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Mouth of Don River and Kerch Strait Connected to Sea of Azov

46.0N 36.0E

October 17th, 2011 Category: Rivers

Sea of Azov - October 5th, 2011

This orthorectified image shows the Sea of Azov, a sea in the southern part of Eastern Europe. It is linked by the narrow (about 4 km-wide) Strait of Kerch to the Black Sea to the south, and is bounded on the north by mainland Ukraine, on the east by Russia, and on the west by the Ukraine’s Crimean Peninsula.

The sea is largely affected by the inflow of numerous rivers, which bring sand, silt, and shells, forming numerous bays, limans, and narrow sandbanks called spits. Because of these deposits, the sea bottom is relatively smooth and flat with the depth gradually increasing toward the sea centre. The Don and Kuban are the major rivers that flow into it. In this image, the mouth and lower portions of the Don River appear bright white.

Don River Entering Taganrog Bay, Russia and Ukraine – June 2nd, 2010

47.0N 38.8E

June 2nd, 2010 Category: Image of the day, Rivers, Sediments

Ukraine and Russia - April 28th, 2010

Ukraine and Russia - April 28th, 2010

Taganrog Bay or Taganrog Gulf is the northeastern arm of the Sea of Azov. At its northeast end is the mouth of the Don River. It has a length of about 140 km, is 31km wide at the mouth, and has a median depth of about 5 m.

The surrounding land belongs to Ukraine (upper left quadrant) and Russia (remainder of image). The bay generally freezes from December to May; however in this image taken in late April, it is completely clear of ice and its waters appear tinged green with sediments.

Its mouth is marked by the Dolgaya Spit on the south and the Belosaray Spit (Belosarayskaya Spit) on the north. It abounds in sandy spits that partly enclose shallow bays. The Rivers Don, Kalmius, Mius and Yeya fall into the Taganrog Bay.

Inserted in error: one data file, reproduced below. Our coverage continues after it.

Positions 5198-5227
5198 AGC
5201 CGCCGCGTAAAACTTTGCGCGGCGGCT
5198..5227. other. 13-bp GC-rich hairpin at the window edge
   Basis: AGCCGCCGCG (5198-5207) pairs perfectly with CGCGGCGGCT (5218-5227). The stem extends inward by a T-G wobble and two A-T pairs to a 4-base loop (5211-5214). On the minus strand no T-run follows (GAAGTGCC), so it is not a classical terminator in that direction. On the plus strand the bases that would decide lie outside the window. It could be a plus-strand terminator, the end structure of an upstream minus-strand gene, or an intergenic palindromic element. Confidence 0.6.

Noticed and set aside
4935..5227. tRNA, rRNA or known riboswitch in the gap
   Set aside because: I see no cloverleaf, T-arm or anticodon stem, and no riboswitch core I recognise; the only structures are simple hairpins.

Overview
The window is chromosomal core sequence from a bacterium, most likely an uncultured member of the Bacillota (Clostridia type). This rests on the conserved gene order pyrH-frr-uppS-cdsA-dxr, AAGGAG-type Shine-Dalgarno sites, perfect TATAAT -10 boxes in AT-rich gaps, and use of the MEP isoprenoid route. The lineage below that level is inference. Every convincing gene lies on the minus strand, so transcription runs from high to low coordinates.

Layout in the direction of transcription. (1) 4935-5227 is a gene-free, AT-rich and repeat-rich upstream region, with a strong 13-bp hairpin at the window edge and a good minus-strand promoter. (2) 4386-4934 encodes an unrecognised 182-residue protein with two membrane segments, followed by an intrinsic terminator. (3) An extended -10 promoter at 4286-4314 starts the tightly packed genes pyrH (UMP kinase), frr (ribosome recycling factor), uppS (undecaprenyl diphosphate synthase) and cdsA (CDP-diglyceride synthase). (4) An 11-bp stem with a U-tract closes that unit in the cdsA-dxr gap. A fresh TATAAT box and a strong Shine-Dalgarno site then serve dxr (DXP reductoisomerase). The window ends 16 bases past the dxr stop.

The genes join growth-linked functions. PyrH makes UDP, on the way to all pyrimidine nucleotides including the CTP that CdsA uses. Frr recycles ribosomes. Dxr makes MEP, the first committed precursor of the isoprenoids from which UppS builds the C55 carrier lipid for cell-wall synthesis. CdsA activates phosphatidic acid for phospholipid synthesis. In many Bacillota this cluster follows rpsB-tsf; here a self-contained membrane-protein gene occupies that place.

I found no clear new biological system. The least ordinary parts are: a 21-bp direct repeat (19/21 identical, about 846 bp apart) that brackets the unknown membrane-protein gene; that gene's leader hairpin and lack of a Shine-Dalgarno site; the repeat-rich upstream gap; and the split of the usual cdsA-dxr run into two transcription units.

Don River Crossing Rostov Oblast, Russia

47.2N 39.7E

April 30th, 2010 Category: Rivers

Russia - February 18th, 2010

Russia - February 18th, 2010

Rostov Oblast is a federal subject of Russia (an oblast), located in the Southern Federal District. Rostov Oblast lies in the south of the country with an area of 100,800 km² and a population of 4,404,013 (2002 Census) making it the fifth most populous federal subject in Russia.

Its administrative center is the city of Rostov-on-Don (center left edge), which also became the administrative center of the Southern Federal District in 2002. The city is located on the banks of the Don River, one of Europe’s largest. In this orthorectified image, the river can be seen flowing across the oblast. Many fields are visible north and south of the river.

Don River Spilling Sediments into Sea of Azov

47.0N 39.4E

July 12th, 2009 Category: Lakes, Rivers

Russia - June 21st, 2009

Russia - June 21st, 2009

The Sea of Azov is the shallowest sea in the world with an average depth of 13 metres (43 ft) and maximum depth of 15.3 metres (50 ft).

In places where silt has built up, such as Taganrog Bay (above, center), the average depth is less than 1 metre (3 ft). Here, sediments from the Don River (top right quadrant) can be seen spilling into the bay, coloring its waters green, and gradually swirling downwards into the rest of the sea.

The prevailing current in the sea is a counter-clockwise swirl. Salinity varies from 1 to 15 parts per thousand (compared to 30 to 40 for the oceans) across the sea and with season.

The Strait of Kerch links the Sea of Azov to the Black Sea (below).

Environmental Issues for Volga River, Russia – June 16th, 2013

46.0N 49.2E

June 16th, 2013 Category: Image of the day, Rivers MODISAqua

Russia – June 16th, 2013

Draining most of western Russian, the Volga is the largest river in Europe. From its source in the Valdai Hills north east of Moscow the river flows east and south east to the Caspian Sea. This thumbnail images focuses on its delta at the shores of the Caspian Sea, while a larger portion of the river’s meanderings can be seen to the north upon opening the full image.

A large number of tributaries make up the Volga river system the delta where the river enters the Caspian is composed of hundreds of channels and lies 28 m below sea level. For three months of the year the river is frozen for most of its length, the presence of a large number of dams has improved navigation but has reduced the river’s flow.

Consequently the river is suffering from pollution compounded by the fact that it flows through some of the most populated area of the country and includes an important agricultural area. Half of all river freight in Russia uses the Volga, which is connected to the Black sea via the Don river and canals (click here for more information).